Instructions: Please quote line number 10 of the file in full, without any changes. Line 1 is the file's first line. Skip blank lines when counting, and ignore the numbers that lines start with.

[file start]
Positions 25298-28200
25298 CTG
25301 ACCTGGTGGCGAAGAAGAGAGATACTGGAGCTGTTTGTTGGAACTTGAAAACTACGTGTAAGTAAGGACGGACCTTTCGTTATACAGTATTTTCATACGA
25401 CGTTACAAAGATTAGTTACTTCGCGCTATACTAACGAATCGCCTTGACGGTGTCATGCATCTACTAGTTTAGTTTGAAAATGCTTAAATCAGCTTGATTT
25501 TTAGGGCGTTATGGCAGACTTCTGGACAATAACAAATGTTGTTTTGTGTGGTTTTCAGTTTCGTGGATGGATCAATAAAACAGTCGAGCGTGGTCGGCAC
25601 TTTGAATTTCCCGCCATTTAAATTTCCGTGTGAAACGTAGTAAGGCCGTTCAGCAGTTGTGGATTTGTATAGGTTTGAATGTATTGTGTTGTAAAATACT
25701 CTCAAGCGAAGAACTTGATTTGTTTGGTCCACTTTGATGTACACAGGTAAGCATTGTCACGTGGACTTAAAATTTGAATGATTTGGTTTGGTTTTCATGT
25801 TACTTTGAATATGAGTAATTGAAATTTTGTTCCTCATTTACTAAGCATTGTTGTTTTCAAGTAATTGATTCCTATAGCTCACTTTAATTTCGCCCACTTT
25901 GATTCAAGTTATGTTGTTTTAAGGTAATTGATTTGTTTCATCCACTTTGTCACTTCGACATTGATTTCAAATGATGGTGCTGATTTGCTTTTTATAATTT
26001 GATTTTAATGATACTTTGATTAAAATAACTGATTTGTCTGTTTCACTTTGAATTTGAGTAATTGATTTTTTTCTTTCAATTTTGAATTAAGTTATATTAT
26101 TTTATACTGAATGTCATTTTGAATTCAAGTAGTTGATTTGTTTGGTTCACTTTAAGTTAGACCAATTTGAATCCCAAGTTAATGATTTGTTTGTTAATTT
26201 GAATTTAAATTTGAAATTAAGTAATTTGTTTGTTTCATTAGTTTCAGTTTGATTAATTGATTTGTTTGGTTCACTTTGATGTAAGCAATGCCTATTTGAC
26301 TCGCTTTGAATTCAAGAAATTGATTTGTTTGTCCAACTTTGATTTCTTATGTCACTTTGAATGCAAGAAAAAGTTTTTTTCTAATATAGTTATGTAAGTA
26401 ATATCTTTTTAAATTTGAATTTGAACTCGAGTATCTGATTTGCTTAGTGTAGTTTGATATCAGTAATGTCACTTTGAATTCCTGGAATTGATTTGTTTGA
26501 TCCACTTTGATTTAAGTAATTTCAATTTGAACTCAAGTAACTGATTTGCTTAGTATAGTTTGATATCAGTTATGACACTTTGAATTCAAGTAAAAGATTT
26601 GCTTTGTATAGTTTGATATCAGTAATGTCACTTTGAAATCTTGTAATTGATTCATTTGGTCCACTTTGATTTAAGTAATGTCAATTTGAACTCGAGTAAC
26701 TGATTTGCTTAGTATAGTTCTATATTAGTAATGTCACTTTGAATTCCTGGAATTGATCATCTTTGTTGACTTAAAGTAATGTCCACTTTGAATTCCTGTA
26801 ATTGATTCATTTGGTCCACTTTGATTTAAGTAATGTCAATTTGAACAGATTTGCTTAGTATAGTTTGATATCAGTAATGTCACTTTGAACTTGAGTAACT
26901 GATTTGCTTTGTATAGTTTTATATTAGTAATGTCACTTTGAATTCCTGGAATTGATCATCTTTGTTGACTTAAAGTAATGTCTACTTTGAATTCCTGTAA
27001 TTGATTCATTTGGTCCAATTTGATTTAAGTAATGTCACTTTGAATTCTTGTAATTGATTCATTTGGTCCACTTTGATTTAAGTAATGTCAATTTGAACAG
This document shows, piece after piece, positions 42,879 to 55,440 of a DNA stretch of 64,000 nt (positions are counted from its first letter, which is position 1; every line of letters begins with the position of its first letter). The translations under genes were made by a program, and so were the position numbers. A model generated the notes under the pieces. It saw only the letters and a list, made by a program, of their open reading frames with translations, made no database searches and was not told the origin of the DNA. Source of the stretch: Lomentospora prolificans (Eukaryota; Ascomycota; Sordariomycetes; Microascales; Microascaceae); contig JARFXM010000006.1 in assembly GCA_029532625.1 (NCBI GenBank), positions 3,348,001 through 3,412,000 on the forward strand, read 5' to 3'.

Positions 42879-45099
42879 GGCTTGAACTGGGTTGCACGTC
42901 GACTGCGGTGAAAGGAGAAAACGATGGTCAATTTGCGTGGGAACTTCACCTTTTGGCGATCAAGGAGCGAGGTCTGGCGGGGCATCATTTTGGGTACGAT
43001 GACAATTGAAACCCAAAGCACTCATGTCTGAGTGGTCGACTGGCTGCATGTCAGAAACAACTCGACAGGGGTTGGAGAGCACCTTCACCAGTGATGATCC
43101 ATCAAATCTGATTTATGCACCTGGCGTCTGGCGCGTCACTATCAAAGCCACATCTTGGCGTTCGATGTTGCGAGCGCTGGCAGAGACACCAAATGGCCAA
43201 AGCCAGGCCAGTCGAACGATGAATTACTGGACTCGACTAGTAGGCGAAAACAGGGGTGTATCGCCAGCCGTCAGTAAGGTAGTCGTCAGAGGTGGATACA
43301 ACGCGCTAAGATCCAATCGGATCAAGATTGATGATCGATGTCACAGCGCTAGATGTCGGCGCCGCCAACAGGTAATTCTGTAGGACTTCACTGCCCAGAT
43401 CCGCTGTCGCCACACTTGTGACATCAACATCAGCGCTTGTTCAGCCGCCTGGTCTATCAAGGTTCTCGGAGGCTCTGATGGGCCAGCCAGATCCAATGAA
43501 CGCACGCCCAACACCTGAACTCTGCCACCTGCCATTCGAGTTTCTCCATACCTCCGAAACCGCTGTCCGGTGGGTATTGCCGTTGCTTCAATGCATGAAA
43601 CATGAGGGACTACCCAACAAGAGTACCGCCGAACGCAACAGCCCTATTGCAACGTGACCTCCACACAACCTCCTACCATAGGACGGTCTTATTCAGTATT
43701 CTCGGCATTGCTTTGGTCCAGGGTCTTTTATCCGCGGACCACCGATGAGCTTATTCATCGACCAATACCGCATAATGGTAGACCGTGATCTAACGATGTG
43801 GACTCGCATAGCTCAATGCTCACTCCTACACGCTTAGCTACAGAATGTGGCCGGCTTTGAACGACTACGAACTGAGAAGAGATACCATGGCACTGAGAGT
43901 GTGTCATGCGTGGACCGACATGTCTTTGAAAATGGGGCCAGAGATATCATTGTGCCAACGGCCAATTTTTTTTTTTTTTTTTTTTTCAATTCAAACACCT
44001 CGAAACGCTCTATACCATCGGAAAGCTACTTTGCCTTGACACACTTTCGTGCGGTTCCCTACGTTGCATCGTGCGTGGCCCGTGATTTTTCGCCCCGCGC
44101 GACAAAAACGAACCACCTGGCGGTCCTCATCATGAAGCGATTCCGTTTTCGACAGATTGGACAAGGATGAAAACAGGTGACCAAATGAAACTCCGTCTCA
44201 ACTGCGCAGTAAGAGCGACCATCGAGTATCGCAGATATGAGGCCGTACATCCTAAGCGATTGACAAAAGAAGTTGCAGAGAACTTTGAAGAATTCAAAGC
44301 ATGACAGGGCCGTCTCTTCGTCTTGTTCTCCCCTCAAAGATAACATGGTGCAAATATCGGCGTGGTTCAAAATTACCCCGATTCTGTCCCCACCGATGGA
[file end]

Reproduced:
26001 GATTTTAATGATACTTTGATTAAAATAACTGATTTGTCTGTTTCACTTTGAATTTGAGTAATTGATTTTTTTCTTTCAATTTTGAATTAAGTTATATTAT